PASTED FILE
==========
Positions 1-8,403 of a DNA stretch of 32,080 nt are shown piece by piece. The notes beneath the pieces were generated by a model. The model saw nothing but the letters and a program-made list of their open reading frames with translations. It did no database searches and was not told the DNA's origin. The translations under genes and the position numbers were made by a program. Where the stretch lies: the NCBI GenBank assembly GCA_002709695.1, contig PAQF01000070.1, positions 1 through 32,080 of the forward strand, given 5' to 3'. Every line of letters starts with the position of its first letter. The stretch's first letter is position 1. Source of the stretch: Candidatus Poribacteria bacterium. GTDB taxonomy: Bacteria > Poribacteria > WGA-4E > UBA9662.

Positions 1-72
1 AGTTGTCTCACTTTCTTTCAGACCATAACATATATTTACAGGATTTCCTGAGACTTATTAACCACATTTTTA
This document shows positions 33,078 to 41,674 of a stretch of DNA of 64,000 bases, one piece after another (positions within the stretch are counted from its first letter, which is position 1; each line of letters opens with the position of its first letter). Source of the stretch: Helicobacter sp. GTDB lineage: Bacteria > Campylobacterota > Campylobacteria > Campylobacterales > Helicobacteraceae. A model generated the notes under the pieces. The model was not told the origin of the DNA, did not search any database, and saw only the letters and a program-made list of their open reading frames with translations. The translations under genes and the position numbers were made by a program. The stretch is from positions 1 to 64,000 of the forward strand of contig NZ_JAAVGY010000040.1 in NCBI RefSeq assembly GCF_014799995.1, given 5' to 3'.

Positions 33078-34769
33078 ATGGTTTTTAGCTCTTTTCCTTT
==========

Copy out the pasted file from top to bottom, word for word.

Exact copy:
Positions 1-8,403 of a DNA stretch of 32,080 nt are shown piece by piece. The notes beneath the pieces were generated by a model. The model saw nothing but the letters and a program-made list of their open reading frames with translations. It did no database searches and was not told the DNA's origin. The translations under genes and the position numbers were made by a program. Where the stretch lies: the NCBI GenBank assembly GCA_002709695.1, contig PAQF01000070.1, positions 1 through 32,080 of the forward strand, given 5' to 3'. Every line of letters starts with the position of its first letter. The stretch's first letter is position 1. Source of the stretch: Candidatus Poribacteria bacterium. GTDB taxonomy: Bacteria > Poribacteria > WGA-4E > UBA9662.

Positions 1-72
1 AGTTGTCTCACTTTCTTTCAGACCATAACATATATTTACAGGATTTCCTGAGACTTATTAACCACATTTTTA
This document shows positions 33,078 to 41,674 of a stretch of DNA of 64,000 bases, one piece after another (positions within the stretch are counted from its first letter, which is position 1; each line of letters opens with the position of its first letter). Source of the stretch: Helicobacter sp. GTDB lineage: Bacteria > Campylobacterota > Campylobacteria > Campylobacterales > Helicobacteraceae. A model generated the notes under the pieces. The model was not told the origin of the DNA, did not search any database, and saw only the letters and a program-made list of their open reading frames with translations. The translations under genes and the position numbers were made by a program. The stretch is from positions 1 to 64,000 of the forward strand of contig NZ_JAAVGY010000040.1 in NCBI RefSeq assembly GCF_014799995.1, given 5' to 3'.

Positions 33078-34769
33078 ATGGTTTTTAGCTCTTTTCCTTT